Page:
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Broadcast Internet Could Become a Rural Mid-band Option

Randy Sukow / Jul 17, 2020

The FCC this week published a “Declaratory Ruling” confirming that broadcast TV stations may lease part of their spectrum capacity to third-party entities for the purpose of fixed wireless internet service. The ability to segment portions of the standard 6 MHz TV channel for datacasting (known as “broadcast internet”) is one of the features of “NextGen TV” ATSC 3.0 technology now being deployed. The ruling establishes current broadcast TV spectrum as a potential long-term middle-band spectrum option for wireless broadband providers.

“An ATSC 3.0 signal can offer broadband-speed downloads, which may help reduce consumer costs for internet services, and its propagation characteristics make it well suited for underserved rural communities,” the FCC said.

The ruling seeks to remove uncertainty surrounding the novel uses of ATSC 3.0. “Specifically, we clarify that long-standing television station ownership restrictions do not apply to the lease of spectrum to provide broadcast internet services,” the FCC said. “By taking this step today, we help ensure that market forces, and not television station ownership rules that were written for different services, are brought to bear on and determine the success of the nascent broadcast internet segment.”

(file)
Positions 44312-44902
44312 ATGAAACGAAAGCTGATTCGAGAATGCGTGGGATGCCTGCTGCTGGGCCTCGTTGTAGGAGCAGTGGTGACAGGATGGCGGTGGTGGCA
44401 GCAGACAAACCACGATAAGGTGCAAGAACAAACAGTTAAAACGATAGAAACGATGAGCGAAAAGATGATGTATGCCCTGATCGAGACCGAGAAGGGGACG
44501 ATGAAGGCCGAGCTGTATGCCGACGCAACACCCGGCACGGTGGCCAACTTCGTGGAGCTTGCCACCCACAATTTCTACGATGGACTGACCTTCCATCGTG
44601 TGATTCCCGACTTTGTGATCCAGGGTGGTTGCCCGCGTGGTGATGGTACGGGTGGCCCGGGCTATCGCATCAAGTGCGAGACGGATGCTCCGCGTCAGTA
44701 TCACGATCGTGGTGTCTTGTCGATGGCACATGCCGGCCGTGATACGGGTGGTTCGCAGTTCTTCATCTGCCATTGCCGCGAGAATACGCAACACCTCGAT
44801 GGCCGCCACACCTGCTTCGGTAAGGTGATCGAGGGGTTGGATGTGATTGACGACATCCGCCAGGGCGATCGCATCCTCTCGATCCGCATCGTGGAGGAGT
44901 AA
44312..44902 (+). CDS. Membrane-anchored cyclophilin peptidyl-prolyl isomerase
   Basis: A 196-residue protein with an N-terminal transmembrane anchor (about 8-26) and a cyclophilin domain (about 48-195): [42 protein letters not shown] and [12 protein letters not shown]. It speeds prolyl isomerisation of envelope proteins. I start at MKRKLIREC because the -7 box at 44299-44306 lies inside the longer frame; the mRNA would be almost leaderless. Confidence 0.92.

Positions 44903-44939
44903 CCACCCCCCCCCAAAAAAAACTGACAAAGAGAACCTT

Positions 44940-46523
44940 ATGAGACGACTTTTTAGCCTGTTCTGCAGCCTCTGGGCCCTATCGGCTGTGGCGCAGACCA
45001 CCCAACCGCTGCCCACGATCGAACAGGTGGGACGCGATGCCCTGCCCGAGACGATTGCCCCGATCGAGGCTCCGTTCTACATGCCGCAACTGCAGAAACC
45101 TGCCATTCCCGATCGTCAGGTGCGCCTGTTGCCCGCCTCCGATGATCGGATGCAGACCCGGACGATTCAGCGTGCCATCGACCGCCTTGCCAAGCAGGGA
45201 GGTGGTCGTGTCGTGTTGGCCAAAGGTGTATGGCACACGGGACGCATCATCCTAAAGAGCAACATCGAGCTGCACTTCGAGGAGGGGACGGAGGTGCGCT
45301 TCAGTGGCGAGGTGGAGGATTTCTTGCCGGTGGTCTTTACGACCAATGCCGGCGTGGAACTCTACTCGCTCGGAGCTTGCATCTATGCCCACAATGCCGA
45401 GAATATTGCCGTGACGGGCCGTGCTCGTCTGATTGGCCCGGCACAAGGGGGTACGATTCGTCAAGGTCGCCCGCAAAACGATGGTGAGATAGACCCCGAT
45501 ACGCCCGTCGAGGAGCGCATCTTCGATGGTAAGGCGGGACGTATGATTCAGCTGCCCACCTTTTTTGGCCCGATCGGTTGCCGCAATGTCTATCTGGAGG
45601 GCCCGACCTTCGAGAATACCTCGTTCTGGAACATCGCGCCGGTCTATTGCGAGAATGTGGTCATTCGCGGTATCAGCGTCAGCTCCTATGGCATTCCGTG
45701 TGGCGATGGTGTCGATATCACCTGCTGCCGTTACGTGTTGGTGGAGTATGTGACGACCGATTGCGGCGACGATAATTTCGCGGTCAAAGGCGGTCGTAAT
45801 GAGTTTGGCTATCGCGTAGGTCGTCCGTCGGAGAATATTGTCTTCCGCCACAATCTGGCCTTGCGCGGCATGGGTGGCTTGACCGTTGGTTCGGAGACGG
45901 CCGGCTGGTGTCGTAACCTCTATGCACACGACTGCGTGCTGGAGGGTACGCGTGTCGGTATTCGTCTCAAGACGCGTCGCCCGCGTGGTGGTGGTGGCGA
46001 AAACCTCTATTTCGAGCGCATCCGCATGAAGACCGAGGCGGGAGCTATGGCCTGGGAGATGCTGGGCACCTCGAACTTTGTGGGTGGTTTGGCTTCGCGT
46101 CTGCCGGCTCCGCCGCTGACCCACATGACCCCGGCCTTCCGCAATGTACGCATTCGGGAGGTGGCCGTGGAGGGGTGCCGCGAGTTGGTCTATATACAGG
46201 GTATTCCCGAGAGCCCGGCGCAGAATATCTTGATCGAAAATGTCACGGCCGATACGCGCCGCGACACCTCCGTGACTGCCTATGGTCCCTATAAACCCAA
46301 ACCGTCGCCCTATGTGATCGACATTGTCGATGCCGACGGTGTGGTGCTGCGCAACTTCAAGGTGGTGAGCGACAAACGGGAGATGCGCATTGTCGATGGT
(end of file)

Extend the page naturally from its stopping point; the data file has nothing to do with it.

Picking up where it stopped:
Later in the document, the FCC says that it foresees use of broadcast internet spectrum as a “complement the nation's burgeoning 5G network.” Wireless providers using the broadcast internet channel could greatly increase capacity on their downstream channels. The clarification goes on to specify that stations may lease capacity to other broadcast TV stations as well as to third parties, including TV stations in their own geographic area.

Broadcast internet spectrum is just one of the emerging middle-band options the FCC is offering. Starting on Thursday, July 23, the Commission will begin the Citizens Broadband Radio Service (CBRS) for priority access to spectrum in the 3.5 GHz band. A total of 271 bidders are eligible to bid in that auction, including several rural telephone and electric companies.

The FCC also announced this week that it tentatively plans to consider the final procedures for the C-band (3.7–3.98 GHz) auction scheduled to being Dec. 8.  “To spur the deployment of ultra-fast, world-leading 5G networks, we need to make C-band spectrum [among other spectrum bands] available as quickly as possible. If the Commission adopts this plan to launch this auction in December, barely nine months after adopting rules, that’s exactly what we’ll be doing,” Chairman Ajit Pai said in a blog post.
 


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